The Absurd and Amazing Adventures of Cafe Girl: It Is What It Is

March 11, 2008

It Is What It Is

I've been catching myself saying "It is what it is" more than I like.

These days, I use the phrase like a punch line, ending my stories with a cheery "Well, it is what it is!" I want to do jazz hands as I say this. I'm waiting for the rimshot followed by a laugh track.

On the surface, "It is what it is" sounds so positive. People who have come to terms use that line. These are balanced, healthy people who recognize that some situations are beyond their control. These are the people that make the best of every circumstance. These are the people who learn things. These are the people who are guests on Oprah.

When I first started saying "It is what it is" I was determined to be one of those come-to-terms people. I wanted to look at situations honestly, recognize what I could fix and what, no matter how hard I tried, I could do nothing about. Surely accepting situations I could not change was a sign of emotional health. After all, isn't one of the lines of the famous serenity prayer, "God, grant me the serenity to accept the things I can not change?"

Except, "It is what it is" can also be a very complacent statement. It is what it is, nothing can be changed. It is what it is, so why bother? It is what it is, so let's eat our body weight in cake. "It is what it is" paints a picture of impossibility, of circumstances too large, of obstacles too beyond our control. "It is what it is" gives us an excuse to let things stay exactly the way they are, even when we don't like it. And even, though we'll hate to admit it, when something could possibly be done.

Nowadays, I find myself using, "It is what it is" like a band aid. I take disappointment, dissatisfaction and disgruntledness and try to cover it up with an overly cavalier, "It is what it is." Sometimes I use "It is what it is" like a shield -- when I'm trying to avoid sympathy, or as I see it, pity. Often, I use "It is what it is" when I'm truly apologetic for up-chucking my crappy day all over the person I've been talking to. I secretly hope that by saying, "It is what it is" in a chipper, high-pitched tone, the person would somehow believe I'm actually quite ok and won't have to worry about me.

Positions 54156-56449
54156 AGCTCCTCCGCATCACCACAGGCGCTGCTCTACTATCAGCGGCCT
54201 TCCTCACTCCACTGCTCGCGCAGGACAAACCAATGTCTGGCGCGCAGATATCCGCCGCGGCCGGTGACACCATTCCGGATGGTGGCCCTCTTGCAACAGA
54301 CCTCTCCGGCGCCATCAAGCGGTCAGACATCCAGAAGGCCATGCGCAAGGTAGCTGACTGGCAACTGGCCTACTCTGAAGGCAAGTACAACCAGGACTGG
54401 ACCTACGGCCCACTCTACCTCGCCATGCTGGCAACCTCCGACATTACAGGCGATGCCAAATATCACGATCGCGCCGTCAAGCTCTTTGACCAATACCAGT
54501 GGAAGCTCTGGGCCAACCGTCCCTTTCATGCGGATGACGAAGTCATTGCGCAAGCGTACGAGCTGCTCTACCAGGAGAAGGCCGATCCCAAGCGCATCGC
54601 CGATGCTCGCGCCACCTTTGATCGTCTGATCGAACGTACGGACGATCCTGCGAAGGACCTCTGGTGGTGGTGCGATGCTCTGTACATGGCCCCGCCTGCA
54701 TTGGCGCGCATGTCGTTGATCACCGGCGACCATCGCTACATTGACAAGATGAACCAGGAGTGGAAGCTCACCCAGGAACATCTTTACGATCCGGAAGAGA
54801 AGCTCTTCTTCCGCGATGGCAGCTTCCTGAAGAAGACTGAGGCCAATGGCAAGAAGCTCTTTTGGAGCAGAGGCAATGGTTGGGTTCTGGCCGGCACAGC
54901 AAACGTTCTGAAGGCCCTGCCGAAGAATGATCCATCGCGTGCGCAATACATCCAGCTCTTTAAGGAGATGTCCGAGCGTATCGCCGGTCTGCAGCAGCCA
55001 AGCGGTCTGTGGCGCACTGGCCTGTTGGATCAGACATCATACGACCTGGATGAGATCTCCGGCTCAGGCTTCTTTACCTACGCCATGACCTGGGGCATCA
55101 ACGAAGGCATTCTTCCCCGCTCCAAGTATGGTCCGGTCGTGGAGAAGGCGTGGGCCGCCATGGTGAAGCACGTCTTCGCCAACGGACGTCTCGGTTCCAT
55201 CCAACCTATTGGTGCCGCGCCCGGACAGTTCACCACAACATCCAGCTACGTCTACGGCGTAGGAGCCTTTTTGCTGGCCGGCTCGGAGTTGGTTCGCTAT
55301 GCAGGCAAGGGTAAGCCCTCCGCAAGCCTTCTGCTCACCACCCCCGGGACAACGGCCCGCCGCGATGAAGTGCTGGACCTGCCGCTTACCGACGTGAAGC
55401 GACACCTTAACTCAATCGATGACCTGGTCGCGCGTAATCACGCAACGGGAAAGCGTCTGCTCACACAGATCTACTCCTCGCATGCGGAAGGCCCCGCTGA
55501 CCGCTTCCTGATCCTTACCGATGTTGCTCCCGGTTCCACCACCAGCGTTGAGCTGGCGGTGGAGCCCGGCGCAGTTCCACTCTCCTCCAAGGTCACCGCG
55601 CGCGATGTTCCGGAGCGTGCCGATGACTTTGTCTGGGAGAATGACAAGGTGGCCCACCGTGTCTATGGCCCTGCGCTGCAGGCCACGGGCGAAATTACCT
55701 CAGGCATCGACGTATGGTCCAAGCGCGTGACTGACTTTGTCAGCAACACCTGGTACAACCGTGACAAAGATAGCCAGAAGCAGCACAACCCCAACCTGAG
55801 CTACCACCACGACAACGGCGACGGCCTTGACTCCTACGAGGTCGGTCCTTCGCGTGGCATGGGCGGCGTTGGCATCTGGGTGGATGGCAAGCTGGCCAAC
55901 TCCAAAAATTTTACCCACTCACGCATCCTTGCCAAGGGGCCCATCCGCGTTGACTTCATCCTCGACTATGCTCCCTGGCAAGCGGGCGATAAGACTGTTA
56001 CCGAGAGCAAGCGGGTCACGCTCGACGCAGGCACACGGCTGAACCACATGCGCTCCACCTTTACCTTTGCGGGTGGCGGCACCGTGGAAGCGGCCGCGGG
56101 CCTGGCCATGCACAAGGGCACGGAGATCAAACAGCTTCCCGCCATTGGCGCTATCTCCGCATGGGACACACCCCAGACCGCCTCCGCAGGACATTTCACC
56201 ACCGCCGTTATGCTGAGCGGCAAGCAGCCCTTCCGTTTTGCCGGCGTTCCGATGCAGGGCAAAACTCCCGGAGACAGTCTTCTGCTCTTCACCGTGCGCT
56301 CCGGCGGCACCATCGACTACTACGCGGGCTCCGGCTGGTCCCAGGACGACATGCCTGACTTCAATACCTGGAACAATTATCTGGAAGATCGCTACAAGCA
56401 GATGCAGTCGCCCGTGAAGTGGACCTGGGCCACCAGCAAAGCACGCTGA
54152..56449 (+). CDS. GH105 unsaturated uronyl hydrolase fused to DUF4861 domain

Truth is, there are things that will probably never change for me. I'll probably always be this side of insecure, wondering if those around me truly love me for who I am. I know this. I've had therapy around this. I have tools to handle this. To these unchangeables I say, "It is what it is."

There are other things that are merely circumstantial. Crazy work schedules, long distance relationships, missing loved ones. I know these things will not be forever. And it's this mantra of "not forever, not forever, not forever" that keeps me going. To these circumstances I say with confidence, "It is what it is... for now."

But there is always a list of things that are in that grey area. Are these issues permanent? Possibly. Are these situations beyond my control? Perhaps. Could anything be done on my part to change anything? Maybe. To these items that ebb and flow in the grey, I'd like to learn how to have a different outlook. I'd still like to examine, to consider and to come to terms. But I'd also like to ask prayerfully and thoughtfully, "Is it what it really is?"

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